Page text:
Do Chinese Mothers in the United States Have More Male Births Than White Mothers?

Wednesday, 13 July 2016: 16:30
Location: Elise Richter Saal (Main Building)
Oral Presentation
Bethany DESALVO, U.S. Census Bureau, USA
Maria PEREZ-PATRON, Texas A&M University, USA
Huanjun ZHANG, Texas A&M University, USA
In China, the deeply-rooted Confucian cultural influences have stressed for thousands of years the importance for Chinese families of having one or more sons. Confucius is attributed to have stated that “Happiness is a hall full of sons,” and that “Having daughters is like weeding another man’s field.” When the birth rate is high, as it was in China for thousands of years up to the early 1970s, this was not a problem. When Chinese women were having six children on average, the probability was less than 2 percent that none of the six children would be male. But when the birth rate is low, as it is these days in China, it became more problematic to guarantee having a son. Hence many Chinese have relied on ultra-sound technologies and sex-specific abortions to guarantee they will have a son.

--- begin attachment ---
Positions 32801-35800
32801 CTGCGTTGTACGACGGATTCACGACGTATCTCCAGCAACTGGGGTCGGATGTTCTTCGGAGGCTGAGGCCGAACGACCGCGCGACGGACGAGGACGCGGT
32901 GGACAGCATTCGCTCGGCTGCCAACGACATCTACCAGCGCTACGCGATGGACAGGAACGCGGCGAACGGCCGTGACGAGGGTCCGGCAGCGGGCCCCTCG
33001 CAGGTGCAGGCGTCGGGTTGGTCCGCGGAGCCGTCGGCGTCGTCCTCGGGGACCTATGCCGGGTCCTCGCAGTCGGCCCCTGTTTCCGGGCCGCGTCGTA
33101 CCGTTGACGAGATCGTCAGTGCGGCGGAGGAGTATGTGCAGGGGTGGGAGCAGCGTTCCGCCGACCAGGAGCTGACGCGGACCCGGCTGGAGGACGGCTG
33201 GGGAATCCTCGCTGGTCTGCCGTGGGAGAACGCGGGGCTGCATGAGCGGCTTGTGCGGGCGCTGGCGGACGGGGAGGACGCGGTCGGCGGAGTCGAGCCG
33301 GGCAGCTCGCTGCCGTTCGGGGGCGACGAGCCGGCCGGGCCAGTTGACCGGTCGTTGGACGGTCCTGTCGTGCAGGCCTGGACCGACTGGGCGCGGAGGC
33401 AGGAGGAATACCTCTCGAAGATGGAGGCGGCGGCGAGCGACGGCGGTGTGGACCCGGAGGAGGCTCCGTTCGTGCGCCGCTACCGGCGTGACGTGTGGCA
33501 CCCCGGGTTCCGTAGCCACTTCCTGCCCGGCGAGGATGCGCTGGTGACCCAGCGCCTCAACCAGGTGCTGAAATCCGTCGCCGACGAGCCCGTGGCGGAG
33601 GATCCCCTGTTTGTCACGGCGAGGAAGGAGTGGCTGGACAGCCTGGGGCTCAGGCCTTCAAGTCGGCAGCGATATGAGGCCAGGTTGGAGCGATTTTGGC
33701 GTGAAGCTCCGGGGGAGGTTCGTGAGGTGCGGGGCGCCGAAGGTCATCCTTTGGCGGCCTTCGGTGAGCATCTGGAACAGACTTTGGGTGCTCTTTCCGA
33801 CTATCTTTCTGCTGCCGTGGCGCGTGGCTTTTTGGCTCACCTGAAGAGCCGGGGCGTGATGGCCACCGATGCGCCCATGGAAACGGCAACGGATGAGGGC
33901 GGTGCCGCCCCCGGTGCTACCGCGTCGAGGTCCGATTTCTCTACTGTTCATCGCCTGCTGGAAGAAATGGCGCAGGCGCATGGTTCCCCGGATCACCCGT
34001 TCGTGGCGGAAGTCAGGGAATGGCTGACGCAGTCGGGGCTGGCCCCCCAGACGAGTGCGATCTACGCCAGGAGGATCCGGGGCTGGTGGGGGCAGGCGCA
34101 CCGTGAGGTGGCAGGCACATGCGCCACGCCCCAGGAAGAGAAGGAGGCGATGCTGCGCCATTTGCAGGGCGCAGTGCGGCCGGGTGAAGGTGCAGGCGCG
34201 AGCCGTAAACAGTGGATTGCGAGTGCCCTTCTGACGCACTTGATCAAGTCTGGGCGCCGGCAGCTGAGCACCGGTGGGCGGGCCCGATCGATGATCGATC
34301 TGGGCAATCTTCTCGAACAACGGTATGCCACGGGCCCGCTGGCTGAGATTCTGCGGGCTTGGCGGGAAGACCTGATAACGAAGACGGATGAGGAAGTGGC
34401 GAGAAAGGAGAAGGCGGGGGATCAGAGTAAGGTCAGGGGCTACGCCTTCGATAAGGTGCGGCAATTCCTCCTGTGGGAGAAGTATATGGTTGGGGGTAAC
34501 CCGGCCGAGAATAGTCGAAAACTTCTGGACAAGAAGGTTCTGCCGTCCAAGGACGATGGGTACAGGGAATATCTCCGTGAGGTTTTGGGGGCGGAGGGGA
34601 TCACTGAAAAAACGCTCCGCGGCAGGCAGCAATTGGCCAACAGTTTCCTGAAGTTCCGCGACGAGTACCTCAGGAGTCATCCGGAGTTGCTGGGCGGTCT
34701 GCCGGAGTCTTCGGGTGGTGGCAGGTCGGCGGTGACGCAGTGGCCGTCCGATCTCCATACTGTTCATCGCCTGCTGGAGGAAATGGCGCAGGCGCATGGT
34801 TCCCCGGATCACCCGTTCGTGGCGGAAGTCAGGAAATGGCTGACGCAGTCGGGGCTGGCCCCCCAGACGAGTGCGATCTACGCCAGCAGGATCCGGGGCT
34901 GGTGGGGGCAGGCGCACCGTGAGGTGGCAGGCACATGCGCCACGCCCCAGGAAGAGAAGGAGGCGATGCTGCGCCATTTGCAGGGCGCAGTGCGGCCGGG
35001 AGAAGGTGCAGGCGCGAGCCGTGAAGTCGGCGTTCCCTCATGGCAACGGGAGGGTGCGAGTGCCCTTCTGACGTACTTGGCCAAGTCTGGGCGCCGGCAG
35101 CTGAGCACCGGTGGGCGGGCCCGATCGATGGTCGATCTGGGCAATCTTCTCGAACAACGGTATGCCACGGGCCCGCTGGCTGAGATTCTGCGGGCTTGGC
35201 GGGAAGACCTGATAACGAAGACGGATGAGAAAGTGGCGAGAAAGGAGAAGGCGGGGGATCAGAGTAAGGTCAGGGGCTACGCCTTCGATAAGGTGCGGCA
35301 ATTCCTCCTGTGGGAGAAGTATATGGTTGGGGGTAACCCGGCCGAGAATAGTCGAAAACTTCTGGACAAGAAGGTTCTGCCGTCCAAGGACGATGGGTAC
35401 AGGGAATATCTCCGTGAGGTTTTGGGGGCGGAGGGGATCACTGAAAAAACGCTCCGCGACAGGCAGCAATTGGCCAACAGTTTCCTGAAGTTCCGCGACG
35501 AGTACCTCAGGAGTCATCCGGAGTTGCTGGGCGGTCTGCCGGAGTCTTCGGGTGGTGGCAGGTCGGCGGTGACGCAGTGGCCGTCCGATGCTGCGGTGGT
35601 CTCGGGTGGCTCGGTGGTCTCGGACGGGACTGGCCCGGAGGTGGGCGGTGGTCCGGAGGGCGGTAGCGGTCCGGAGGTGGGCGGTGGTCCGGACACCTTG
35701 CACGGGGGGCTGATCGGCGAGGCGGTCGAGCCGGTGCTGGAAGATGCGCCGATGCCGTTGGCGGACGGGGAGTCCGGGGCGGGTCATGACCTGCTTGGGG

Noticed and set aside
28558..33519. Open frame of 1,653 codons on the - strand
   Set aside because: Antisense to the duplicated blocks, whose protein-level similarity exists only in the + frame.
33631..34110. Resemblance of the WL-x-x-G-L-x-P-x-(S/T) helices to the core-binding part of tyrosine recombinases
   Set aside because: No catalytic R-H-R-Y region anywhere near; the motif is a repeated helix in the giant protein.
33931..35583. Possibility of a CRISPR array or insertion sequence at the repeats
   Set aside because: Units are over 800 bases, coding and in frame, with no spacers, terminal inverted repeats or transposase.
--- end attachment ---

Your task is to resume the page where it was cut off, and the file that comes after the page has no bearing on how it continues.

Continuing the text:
Our paper addresses the following question: do Chinese women and their families bring their Confucian culture regarding son preference with them when they immigrate to the United States? We use birth certificate data for the years 2003-2013 to test whether foreign-born Chinese mothers have a greater likelihood of having a male birth compared to U.S.-born Chinese mothers, and even more so compared to U.S.-born non-Hispanic white mothers. We expect to find that foreign-born Chinese mothers living in the U.S. do indeed have a statistically greater likelihood of having a male birth than do U.S.-born Chinese mothers, and that both groups of Chinese mothers have statistically greater likelihoods of having a male birth than do U.S.-born non-Hispanic white mothers.